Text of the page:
>I have Garrard turntable Model 6-100 as part of an old 60's console.
>Here the problem: When I have a stack of records on the spindle, the
>records will drop and the tone will just touch each record for aprox 3
>seconds and then lift, move off the record, and drop the next record
>.....untilt the entire stack has been dropped and none played! The system
>works fine except for this inability to play "stacked" albums. Is this
>Thanks for the help,
I don't know the workings of this particular changer, but most of them
(especially the older ones like this) have the change mechanism driven
by a large cam on the underside. The cam is driven by an even larger
gear (frequently 4 - 5 " diameter) that is part of the same piece of
metal. This gear is driven by a small gear that is part of the bottom
of the turntable. The large gear has a few teeth missing so that it
stops when this section gets to the small gear. There is also
something to replace those teeth so that it can be started again. The
idea is that at the end of the record the gear is started and it goes
once around and stops. This drives one change cycle.
There is a mechanism by which the tone arm can cause these temporary
teeth to be moved into place. The simplest is a position trip. When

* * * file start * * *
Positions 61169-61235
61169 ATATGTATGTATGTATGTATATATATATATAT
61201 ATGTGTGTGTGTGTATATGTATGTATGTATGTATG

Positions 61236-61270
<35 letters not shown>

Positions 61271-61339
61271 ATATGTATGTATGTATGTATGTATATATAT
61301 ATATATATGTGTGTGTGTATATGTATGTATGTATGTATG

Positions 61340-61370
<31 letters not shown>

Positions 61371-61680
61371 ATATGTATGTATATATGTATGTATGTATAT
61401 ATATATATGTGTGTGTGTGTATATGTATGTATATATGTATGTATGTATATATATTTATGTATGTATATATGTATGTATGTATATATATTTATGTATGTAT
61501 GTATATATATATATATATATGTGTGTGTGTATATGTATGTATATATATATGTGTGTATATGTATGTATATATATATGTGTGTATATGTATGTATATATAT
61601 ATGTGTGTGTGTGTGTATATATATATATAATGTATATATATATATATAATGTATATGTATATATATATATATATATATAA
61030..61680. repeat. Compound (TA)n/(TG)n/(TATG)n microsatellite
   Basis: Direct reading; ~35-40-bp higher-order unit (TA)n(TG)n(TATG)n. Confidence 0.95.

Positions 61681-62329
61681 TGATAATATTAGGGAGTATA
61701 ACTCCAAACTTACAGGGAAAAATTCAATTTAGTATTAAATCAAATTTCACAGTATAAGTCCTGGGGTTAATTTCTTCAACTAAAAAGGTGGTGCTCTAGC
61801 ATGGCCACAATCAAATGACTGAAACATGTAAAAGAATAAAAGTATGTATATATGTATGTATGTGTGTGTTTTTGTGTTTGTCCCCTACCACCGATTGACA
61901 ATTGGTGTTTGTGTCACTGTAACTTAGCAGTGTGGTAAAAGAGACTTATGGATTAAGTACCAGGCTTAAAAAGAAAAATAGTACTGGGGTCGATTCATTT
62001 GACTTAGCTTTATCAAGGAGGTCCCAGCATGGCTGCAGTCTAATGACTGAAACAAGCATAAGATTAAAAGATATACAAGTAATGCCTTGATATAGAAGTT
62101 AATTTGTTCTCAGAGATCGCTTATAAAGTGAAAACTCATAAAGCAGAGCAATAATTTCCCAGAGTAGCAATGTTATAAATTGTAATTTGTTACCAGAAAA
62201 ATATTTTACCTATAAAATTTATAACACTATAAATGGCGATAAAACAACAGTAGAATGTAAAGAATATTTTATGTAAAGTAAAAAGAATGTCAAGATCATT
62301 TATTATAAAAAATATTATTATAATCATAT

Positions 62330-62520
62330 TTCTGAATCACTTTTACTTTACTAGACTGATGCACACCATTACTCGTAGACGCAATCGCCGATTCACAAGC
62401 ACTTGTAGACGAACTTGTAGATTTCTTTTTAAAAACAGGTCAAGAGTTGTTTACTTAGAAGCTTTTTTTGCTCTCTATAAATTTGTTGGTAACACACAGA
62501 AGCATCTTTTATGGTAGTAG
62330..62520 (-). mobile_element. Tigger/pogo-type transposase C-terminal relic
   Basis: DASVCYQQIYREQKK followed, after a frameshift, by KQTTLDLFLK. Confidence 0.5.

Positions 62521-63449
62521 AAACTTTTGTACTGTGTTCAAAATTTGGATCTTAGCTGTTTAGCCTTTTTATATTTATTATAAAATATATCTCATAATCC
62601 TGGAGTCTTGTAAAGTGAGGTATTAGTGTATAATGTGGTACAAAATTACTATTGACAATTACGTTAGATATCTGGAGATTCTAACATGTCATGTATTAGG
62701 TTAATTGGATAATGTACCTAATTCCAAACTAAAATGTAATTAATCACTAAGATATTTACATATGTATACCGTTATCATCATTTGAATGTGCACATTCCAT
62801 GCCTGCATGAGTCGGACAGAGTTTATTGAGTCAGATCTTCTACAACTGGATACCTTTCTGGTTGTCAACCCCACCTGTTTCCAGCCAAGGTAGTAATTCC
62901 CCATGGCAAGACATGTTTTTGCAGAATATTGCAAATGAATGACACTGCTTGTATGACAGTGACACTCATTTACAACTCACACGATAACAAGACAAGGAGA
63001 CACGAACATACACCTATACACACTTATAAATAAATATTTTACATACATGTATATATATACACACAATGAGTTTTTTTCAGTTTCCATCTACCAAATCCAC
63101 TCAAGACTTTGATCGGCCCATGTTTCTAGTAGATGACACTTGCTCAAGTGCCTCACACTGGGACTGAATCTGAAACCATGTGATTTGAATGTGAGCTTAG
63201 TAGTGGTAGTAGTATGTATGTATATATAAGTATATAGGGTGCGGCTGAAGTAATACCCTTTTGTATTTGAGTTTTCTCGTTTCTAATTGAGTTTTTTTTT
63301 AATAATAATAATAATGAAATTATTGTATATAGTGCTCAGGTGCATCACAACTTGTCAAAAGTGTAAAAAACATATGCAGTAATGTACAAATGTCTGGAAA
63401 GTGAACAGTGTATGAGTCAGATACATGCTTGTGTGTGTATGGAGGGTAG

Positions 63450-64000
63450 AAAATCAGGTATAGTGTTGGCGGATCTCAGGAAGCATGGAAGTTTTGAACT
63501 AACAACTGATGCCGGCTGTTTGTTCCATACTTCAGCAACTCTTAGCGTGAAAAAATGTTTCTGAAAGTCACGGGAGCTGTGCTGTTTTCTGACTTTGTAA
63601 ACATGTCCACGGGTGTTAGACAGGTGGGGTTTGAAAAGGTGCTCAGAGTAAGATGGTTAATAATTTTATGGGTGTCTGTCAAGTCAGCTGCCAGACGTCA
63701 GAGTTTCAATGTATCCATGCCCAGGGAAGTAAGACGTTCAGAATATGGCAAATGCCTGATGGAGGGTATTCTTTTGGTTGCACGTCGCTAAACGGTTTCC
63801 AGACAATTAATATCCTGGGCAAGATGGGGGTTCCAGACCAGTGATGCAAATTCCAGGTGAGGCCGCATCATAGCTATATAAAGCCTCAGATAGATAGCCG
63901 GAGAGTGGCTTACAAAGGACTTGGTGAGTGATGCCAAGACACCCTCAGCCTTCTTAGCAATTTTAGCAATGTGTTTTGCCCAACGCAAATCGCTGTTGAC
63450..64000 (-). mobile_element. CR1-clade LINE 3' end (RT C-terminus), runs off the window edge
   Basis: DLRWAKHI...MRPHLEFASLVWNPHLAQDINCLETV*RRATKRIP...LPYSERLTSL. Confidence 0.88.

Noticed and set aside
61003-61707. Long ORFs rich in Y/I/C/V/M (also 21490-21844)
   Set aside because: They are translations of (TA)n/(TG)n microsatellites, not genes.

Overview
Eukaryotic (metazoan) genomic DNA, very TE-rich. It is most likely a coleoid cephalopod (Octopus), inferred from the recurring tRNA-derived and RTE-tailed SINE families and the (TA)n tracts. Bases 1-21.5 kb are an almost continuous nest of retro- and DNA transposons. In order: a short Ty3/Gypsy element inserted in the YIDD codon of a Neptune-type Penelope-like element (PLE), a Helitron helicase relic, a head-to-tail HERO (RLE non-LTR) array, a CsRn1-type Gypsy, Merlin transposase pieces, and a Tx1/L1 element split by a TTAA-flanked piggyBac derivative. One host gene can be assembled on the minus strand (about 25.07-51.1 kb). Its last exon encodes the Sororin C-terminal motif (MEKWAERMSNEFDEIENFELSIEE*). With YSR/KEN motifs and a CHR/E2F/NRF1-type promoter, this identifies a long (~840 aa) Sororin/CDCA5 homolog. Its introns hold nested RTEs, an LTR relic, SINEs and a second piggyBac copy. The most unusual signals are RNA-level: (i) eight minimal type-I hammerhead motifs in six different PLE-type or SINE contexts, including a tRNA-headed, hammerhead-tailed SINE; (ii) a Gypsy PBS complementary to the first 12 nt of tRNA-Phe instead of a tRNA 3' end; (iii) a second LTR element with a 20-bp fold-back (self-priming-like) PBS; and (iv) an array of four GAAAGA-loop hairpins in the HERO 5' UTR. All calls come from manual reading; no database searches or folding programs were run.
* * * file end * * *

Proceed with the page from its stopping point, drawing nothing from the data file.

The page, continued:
the arm gets to the end of the record it just pushes them into place.
This works fine if all records end in the same place. Many, but not
To solve this problem, some changers use a velocity trip. These are
speed sensitive. When the arm moves faster as it enters the run out
grooves it starts the change cycle. This works anywhere on the
record. The disadvantage is that it is difficult to play a record
manually since moving the arm will probably start a change cycle.
Your problem is that the large gear isn't stopping but is turning
continuously. There can be several causes. One is that there is
enough dirt accumulated that the movable teeth are stuck in position.
This dirt can be either on this piece itself or on some part of the
trip mechanism (or, more likely, everywhere).
The opposite condition can also cause the same problem. If the unit
is too clean, centrifugal force generated by the rotating gear can
throw the movable section outward, right where it needs to be to keep
going! The manufacturer prevented this by using a grease of some
correct viscosity on the movable section. The tone arm could push it
into position but once it retracted, the grease would hold it there.
If this is your problem, you need to replace the grease with somthing
that works properly in your unit. If you had the previous cause,
fixing it will probably give you this cause so you still need to find
a suitable grease.
It certainly sounds fixable.
Tip: Since it's a console, you can probably watch the changer in
action from the bottom. If you can't, take it out and prop it up on
blocks with a mirror underneath. Don't set it down on the mechanism.
If things happen too fast when it is powered, you can rotate the
turntable by hand and figure out how it works (or doesn't).